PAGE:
The Texture Of Things

My First Blog Post About Harry Potter (with Spoilers!*)

August 1st, 2007

*Spoilers are NOT from any Harry Potter book or movie. I promise. Please – don’t go! Truly! I wouldn’t lie about something like that.

Recently, I was minding my own business, checking in on some blogs I enjoy, when I stumbled on a link to a video on YouTube. Nothing shocking there. These sorts of links litter teh internets. Much of the time I don’t click said links, but this post was so compelling, I had to click it. I had to know. What was The Mysterious Ticking Noise?**

All right. Let me just cut to the chase. This video, if you have not seen it, has wedged itself into my brain, and I feel the sadistic need to pass it on to you, my lovelies. Here’s why: my hypothesis is that it’s just like in The Ring – in order for me to escape the horrible fate that awaits me after having seen the video, I must get someone else to watch it.***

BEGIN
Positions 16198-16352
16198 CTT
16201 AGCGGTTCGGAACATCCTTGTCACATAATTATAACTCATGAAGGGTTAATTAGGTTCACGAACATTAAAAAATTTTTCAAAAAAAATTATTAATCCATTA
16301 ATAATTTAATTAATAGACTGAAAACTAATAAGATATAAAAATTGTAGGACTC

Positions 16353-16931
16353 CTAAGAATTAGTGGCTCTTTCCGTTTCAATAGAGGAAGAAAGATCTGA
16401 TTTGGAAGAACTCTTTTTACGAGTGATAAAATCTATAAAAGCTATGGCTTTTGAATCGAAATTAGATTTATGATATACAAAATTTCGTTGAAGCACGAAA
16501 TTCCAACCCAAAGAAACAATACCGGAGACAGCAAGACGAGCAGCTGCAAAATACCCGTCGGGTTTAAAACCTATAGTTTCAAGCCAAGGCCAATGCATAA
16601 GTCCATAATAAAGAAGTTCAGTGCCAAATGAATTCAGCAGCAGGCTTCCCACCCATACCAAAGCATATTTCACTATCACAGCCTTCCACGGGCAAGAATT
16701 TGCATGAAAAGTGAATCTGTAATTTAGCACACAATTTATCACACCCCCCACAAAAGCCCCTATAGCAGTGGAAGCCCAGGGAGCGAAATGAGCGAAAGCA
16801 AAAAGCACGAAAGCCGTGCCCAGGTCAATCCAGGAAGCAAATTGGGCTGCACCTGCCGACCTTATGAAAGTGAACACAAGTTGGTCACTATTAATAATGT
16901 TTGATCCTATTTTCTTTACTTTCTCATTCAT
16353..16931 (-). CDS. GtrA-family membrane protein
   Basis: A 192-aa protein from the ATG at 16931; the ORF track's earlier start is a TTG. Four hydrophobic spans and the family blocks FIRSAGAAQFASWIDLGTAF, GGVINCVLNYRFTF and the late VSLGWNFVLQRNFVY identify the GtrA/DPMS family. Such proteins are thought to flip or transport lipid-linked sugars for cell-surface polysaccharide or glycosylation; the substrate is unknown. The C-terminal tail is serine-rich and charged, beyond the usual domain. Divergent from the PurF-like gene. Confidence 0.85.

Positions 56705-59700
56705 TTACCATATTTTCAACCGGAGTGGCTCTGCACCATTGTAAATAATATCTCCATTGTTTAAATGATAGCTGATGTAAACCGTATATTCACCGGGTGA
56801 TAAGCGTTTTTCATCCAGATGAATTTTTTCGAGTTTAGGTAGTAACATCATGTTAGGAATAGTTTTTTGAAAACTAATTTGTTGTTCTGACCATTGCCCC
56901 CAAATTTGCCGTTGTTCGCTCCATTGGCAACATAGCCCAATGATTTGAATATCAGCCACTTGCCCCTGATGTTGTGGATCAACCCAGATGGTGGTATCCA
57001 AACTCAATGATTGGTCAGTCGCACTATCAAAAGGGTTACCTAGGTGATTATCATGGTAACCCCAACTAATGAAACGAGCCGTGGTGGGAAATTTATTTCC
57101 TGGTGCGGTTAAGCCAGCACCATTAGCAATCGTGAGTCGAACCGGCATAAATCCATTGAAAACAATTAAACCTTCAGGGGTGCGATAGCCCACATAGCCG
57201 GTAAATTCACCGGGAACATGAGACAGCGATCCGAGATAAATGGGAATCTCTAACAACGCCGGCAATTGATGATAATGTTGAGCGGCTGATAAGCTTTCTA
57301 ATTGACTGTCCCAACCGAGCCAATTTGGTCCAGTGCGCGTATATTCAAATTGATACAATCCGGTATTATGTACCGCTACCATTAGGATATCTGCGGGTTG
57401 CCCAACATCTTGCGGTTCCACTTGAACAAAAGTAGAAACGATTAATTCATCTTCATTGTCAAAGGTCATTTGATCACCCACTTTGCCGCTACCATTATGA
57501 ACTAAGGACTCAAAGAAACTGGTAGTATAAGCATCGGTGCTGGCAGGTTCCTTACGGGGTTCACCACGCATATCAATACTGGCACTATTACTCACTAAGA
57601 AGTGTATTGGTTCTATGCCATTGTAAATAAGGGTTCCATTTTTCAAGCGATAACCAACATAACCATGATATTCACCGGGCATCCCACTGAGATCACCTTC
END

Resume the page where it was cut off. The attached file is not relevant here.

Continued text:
Please, internet friends. Go watch it and save my soul.

You know, if I’m right about the Ring connection, you might ought to organize and maybe take numbers and watch it sequentially instead of all y’all at once. I’m just sayin’.

In the interest of full disclosure, the lovely Anne, author of the compelling post, had this to say about the video:
“That song is like Herpes. Once you get it, you never get rid of it.”

Now if that didn’t compel you to go watch it, nothing will.

**Connection to Harry Potter will become clear upon viewing video.

***Aaaaaarggghh! Spoiler!!!

Dear MTV(2)

July 7th, 2007